In a vain attempt at ‘keeping up with Joneses’ I promptly set about neatening my borders. I carefully separated the matted leaves; twisting and folding them into neat bunches. Then using some loose ends I secured the knots; rather like styling a pony tail. My clusters may not have been as well-ordered as the neighbours’ but still I was rather pleased with the result.
Feeling rather smug I went indoors to peruse the RHS website… only to discover they do not recommend this knotting of daffodils! Apparently it hinders their ability to function and as a result can cause ‘Daffodil Blindness’ – a condition where the foliage grows but the flowers fail to form. Instead it is advised that the leaves are left loose for around 6 weeks until they turn yellow; at which point they may be removed. My vanity had got the better of me and I have probably done more harm than good. However a lesson has been learned, and in future I will do my research first before ‘blindly’ copying others.
Our next guest blogger is Charlotte, telling us about her struggle with everyone’s favourite little yellow nuisance…
I’m ashamed to reveal that my lawn contains a higher proportion of moss and daisies than grass. However, I can live with this; in fact I find the happy faces of the little daisies smiling at me rather pleasing as I wander down the garden path.
It’s their dandelion companions that bother me. Despite my best efforts to eradicate the yellow menaces, every day when I open the curtains more have appeared overnight. Unable to tackle the problem alone I’ve enlisted the support of my sons with the invention of a new game – Operation Dandelion. With buckets in hand we each, on the count of 3, race around the garden, battling to pick the most yellow heads until the lawn is rid of them. We then count them out to determine the winner. Rather disconcertingly in the last game we each filled our buckets with over 100 flowers! And in spite of our determination the next day more had raised their heads as if to taunt us.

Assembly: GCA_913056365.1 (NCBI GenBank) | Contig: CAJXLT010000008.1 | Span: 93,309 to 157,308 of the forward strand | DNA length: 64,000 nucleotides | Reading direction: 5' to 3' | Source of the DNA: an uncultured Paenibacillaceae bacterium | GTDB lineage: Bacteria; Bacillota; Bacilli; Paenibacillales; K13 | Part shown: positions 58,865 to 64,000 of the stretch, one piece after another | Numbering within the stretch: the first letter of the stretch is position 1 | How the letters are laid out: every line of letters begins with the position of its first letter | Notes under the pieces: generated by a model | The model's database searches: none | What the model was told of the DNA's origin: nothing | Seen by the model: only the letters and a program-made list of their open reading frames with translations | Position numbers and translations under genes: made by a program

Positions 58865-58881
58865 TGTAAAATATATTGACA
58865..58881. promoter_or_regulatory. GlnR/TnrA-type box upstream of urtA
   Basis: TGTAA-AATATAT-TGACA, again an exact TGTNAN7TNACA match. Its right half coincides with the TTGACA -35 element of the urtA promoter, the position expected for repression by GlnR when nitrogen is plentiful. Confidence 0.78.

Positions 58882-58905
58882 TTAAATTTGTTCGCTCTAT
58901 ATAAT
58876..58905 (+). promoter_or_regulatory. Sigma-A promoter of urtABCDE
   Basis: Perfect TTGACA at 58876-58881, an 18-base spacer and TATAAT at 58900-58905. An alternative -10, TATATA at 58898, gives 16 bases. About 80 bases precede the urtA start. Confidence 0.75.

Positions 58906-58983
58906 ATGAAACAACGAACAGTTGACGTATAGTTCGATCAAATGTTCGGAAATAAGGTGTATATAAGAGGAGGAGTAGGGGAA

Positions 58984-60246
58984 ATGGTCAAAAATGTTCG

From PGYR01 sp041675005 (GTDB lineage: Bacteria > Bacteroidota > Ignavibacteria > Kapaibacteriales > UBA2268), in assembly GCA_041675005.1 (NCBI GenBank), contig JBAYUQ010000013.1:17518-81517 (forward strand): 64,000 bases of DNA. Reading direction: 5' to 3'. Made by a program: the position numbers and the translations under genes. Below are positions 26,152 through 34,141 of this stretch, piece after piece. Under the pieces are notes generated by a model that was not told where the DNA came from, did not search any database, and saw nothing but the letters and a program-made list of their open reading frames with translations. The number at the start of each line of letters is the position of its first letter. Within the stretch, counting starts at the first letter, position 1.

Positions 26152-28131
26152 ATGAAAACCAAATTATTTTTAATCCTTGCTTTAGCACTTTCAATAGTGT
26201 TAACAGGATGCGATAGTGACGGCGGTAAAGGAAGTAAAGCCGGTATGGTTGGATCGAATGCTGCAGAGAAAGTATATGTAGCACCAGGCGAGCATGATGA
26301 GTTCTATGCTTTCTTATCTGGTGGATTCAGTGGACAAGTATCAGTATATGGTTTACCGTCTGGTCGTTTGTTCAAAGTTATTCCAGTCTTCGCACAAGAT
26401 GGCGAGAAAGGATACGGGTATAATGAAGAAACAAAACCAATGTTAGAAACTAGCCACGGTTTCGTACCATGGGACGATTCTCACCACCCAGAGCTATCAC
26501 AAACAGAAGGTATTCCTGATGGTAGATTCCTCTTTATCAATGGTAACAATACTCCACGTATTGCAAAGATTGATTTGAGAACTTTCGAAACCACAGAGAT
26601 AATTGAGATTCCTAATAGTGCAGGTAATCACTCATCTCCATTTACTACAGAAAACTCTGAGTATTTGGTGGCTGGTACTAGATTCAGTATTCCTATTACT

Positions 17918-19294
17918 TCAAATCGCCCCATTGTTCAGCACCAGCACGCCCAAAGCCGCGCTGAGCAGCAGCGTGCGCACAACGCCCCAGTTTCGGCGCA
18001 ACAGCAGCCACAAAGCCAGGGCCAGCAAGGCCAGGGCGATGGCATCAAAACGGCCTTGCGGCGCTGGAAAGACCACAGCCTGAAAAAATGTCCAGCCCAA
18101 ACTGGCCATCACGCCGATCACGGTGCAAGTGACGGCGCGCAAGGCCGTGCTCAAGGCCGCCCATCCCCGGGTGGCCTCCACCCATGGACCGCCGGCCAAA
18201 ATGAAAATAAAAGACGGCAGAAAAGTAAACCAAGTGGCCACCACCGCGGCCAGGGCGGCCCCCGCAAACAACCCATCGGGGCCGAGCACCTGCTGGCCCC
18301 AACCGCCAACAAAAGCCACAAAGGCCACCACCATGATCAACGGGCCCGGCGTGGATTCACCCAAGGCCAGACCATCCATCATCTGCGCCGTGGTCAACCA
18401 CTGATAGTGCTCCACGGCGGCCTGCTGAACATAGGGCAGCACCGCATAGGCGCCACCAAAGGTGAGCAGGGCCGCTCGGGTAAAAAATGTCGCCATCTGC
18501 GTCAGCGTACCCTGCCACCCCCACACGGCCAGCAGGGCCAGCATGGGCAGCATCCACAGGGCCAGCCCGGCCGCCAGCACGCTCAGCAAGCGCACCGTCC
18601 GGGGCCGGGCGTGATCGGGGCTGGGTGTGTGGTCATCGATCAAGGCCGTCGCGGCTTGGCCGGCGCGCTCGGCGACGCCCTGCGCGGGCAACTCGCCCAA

The key to obliterating this weed seems to lie in removal of the entire plant. It has a long deep tap root which can be difficult to extract in its entirety and often snaps unless it is first loosened. It’s crucial that the whole root is removed otherwise the plant may regenerate.
Dandelions are one of our most common and recognisable weeds, largely due to their incredible method of seed dispersal. What child can resist blowing the beautiful seed head or ‘dandelion clock’ and watching as the seeds float away in the breeze? Even I cannot fail to smile at my toddler’s joy upon finding a stray flower which has survived ‘operation dandelion’ long enough to go to seed. I join in his pleasure as he gently holds the stem and blows, dispersing the tiny seeds across the lawn. All the while I try not to imagine them settling between the blades of grass ready to produce next year’s carpet of yellow.
However irritating, I can nonetheless appreciate that to many, the dandelion is considered a delicious and versatile plant. My guinea pigs certainly seem to enjoy munching them and I myself am partial to a cup of dandelion tea to cleanse the system. In fact I think that rather than fretting about their spread I should instead relax with a cuppa and enjoy the many apparent health benefits dandelions can offer.